Similarly, I checked the wireless charging dock and to my surprise, it was quite a task to get it to work. I left my home with just 10% juice left in my phone and after 2 hours when I reached my destination after struggling with long traffic jams, my phone had discharged completely!
Coming to the HVAC functions, instead of manual controls for the temperature and fan speeds, Kushaq gets touch-sensitive buttons. For some, this could be something fancy but I feel that using the HVAC controls often turns out be a distraction for the driver as he has to struggle with the touch panel. This is something that Honda has already experimented with on the previous-generation City and has decided to not offer the same on the latest model based on the customer feedback. Thankfully, though, the AC is quite effective even with the temperatures at the wrong side of the 40 degrees celsius mark.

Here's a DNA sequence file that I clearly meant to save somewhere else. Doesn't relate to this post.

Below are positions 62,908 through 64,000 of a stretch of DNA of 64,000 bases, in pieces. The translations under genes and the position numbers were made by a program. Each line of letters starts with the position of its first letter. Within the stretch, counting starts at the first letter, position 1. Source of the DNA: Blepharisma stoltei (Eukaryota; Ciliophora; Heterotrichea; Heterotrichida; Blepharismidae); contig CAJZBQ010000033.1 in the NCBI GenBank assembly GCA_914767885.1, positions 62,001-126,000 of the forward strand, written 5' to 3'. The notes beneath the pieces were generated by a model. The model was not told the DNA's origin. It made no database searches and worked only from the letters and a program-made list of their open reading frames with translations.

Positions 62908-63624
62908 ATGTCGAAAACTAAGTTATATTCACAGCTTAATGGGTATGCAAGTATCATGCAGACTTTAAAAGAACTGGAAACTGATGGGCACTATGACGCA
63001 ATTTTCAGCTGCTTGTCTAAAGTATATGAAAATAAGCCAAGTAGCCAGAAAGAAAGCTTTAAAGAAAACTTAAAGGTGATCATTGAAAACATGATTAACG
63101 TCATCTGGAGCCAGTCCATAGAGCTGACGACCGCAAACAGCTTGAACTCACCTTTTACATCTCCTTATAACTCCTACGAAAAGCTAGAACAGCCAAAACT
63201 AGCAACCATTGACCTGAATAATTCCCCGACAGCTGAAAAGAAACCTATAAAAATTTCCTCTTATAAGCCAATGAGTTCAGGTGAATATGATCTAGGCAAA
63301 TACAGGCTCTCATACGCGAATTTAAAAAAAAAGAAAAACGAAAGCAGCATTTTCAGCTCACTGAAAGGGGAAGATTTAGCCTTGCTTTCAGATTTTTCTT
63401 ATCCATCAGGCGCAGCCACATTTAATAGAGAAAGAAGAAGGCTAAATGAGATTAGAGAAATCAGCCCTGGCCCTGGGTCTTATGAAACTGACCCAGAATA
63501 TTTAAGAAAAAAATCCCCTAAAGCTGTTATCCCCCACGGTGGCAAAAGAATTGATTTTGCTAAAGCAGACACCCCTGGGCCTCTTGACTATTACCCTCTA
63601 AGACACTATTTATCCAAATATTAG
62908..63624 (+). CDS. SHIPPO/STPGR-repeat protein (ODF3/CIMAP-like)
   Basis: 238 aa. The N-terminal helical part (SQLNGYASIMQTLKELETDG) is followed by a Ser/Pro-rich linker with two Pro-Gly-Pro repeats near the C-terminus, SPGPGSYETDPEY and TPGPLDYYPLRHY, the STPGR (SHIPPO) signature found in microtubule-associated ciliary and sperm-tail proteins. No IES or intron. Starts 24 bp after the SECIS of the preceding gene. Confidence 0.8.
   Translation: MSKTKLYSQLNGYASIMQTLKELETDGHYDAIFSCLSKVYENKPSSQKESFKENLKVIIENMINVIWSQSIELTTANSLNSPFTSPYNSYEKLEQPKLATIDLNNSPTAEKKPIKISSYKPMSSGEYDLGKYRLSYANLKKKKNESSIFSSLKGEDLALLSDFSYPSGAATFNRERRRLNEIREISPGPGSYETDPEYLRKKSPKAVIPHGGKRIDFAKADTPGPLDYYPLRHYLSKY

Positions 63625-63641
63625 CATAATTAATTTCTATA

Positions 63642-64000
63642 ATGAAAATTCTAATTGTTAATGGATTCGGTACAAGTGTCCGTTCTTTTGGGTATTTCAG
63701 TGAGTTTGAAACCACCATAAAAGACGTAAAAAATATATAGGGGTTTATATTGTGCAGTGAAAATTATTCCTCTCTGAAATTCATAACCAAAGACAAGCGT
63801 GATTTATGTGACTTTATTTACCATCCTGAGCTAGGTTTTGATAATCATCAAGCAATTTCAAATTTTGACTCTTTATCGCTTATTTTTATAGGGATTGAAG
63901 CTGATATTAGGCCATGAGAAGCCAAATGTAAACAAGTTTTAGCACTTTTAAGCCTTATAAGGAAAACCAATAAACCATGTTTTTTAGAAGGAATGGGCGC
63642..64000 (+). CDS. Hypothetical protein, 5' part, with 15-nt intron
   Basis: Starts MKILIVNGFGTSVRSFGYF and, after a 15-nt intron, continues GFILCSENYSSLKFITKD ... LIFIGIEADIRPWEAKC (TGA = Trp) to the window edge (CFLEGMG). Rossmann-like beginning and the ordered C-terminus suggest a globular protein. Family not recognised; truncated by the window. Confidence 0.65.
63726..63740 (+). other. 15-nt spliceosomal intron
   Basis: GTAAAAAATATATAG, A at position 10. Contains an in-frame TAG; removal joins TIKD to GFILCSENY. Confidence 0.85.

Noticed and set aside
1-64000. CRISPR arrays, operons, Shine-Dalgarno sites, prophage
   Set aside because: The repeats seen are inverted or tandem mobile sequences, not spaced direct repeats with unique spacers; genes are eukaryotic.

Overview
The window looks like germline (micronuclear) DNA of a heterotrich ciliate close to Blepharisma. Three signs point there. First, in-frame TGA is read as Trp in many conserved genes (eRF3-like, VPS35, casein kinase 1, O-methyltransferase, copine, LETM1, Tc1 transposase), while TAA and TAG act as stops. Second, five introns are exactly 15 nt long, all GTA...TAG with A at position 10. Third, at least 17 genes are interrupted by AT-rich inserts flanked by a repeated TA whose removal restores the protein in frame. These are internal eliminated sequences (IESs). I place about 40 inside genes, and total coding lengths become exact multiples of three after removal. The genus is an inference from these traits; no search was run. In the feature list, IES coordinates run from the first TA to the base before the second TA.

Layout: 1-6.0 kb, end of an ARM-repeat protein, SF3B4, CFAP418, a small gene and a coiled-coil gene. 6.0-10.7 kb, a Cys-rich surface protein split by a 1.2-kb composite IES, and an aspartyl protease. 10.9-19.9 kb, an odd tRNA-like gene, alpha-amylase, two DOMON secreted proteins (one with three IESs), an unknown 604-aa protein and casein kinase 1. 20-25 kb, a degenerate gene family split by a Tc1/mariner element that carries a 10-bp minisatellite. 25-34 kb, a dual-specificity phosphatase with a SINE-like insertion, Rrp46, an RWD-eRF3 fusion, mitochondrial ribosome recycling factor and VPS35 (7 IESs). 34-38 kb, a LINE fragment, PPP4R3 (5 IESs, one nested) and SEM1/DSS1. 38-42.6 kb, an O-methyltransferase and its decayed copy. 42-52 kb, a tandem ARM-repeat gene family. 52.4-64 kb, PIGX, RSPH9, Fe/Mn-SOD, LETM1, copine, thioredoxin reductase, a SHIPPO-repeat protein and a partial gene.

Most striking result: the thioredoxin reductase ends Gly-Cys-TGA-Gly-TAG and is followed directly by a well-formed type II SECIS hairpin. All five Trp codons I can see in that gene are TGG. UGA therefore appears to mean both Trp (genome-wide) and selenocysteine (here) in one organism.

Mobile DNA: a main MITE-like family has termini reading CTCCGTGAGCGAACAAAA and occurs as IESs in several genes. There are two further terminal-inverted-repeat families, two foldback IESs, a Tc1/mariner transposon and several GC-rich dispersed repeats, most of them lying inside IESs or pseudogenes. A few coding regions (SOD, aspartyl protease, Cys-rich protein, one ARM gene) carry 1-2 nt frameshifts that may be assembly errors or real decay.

I spent my time mostly in the driver's seat and I have to say that this one hugs you right. Thanks to the adjustable rake and reach of the steering wheel, you can easily find a good driving position. The seats come with the right bolstering so you are comfortable on the long drives. For shorter people, Kushaq offers a height-adjustable function for the driver's seat. While the front seats are not electrically adjustable, Skoda has taken a leaf out of Hyundai's book and offered cooling function on the front seats.
Now, jumping to the rear seats, I feel the legroom is decent. Yes, the segment-best 2,651 mm of wheelbase really helps you here. Even the under-thigh support is good for a person measuring 5'9 ft and below. I also had enough headroom but it might not be the case for people more than 6 ft tall.
Unfortunately, however, 2 adults at the rear is the most you can have without any occupant needing to sacrifice comfort. Squeeze in a third one at the rear and the occupants will probably start hating each other by the time they reach their destination. So, yeah, the Kushaq is strictly a four-seater SUV. By the way, you do get AC vents the C-type charging ports.